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Canada's Chief Electoral Officer: Responsibilities and Independence
John C. Courtney

There are two significant dates in the history of Canadian elections. The first was 1874 when changes ensuring the secret ballot and simultaneous voting were approved. The second was the creation of the Office of the Chief Electoral Officer in 1920. Though the importance of the 1874 changes cannot be minimized, this paper focuses exclusively on the Chief Electoral Officer as an Officer of Parliament. With the announcement in late December 2006 of the resignation of Jean-Pierre Kingsley as Canada’s Chief Electoral Officer, this brief summary of the office is designed as a simple “reminder” for the new Chief Electoral Officer of how the office has evolved over the past eight decades and its  vital importance to Canada’s electoral system. 

Now commonly referred to as Elections Canada, the Office of the Chief Electoral Officer has imparted a legitimacy and a credibility to Canada’s electoral process that is unmatchable. This is explained largely by the fact that the position got off to a very good start in 1920 and that the statute initially establishing the Office was both well-designed and well-executed. All provinces and territories have fashioned a reasonably close institutional facsimile to that of Elections Canada, and established and emerging democracies alike have repeatedly demonstrated that they value the advice and assistance of our election Officials in establishing their own election machinery or in monitoring their elections.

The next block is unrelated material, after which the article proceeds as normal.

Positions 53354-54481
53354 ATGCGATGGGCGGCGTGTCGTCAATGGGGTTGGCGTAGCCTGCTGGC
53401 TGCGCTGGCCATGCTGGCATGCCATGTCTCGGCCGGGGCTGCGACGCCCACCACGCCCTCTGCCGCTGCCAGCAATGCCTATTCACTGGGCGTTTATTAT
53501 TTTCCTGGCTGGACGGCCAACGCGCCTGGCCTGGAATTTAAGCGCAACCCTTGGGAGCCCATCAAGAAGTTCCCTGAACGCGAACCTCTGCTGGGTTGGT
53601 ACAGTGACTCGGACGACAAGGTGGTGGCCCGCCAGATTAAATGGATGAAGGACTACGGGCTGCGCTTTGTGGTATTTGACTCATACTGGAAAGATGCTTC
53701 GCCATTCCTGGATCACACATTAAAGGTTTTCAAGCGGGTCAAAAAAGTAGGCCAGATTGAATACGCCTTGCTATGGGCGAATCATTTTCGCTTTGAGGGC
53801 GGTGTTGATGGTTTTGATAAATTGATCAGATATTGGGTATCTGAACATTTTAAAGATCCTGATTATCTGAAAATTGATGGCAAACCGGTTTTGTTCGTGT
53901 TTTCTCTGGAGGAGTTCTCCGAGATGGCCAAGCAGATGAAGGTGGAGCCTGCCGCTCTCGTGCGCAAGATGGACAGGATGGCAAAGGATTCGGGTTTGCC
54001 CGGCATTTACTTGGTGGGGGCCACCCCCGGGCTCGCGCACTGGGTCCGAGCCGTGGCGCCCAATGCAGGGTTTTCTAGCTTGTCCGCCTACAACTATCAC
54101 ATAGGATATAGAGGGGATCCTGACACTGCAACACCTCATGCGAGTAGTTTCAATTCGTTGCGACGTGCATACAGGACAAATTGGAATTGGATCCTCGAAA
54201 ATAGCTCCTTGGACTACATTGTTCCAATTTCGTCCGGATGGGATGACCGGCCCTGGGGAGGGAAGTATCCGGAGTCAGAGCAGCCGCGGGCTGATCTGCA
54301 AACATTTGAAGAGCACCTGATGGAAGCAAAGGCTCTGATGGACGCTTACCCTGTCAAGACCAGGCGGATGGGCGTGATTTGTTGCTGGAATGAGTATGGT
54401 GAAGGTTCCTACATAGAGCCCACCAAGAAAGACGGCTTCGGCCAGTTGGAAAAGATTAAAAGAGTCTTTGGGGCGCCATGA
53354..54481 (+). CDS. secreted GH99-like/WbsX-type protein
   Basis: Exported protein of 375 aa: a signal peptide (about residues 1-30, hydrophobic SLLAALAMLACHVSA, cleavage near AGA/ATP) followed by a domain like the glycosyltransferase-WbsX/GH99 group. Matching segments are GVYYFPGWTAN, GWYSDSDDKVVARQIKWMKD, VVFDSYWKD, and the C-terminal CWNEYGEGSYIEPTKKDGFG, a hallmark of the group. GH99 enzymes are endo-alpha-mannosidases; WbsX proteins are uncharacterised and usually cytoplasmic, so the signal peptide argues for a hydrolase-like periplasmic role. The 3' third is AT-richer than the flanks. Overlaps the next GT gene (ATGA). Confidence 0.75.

This article focuses on five aspects of the Office of the Chief Electoral Officer: the Office’s origins, independence, responsibilities, responsiveness, and the impact on the Office and the Canada Elections Act of the Canadian Charter of Rights and Freedoms. 

Origins 

The creation of the Office of the Chief Electoral Officer can best be understood in the context of the events of 1917 and the immediate postwar years. The Unionist Government brazenly manipulated the electoral process for its own partisan purposes in the midst of the First World War. The Wartime Elections Act and the Military Voters Act of 1917 proved to be the most controversial pieces of electoral legislation in Canadian history. The acts enfranchised for that election only the female relatives of men serving with the Canadian or British armed forces as well as all servicemen. At the same time they disenfranchised conscientious objectors and British subjects naturalized after 1902 who were born in an enemy country or who habitually spoke an enemy language. It was a low point in Canadian electoral history. In 1920, with another election pending, the status quo was clearly no longer acceptable.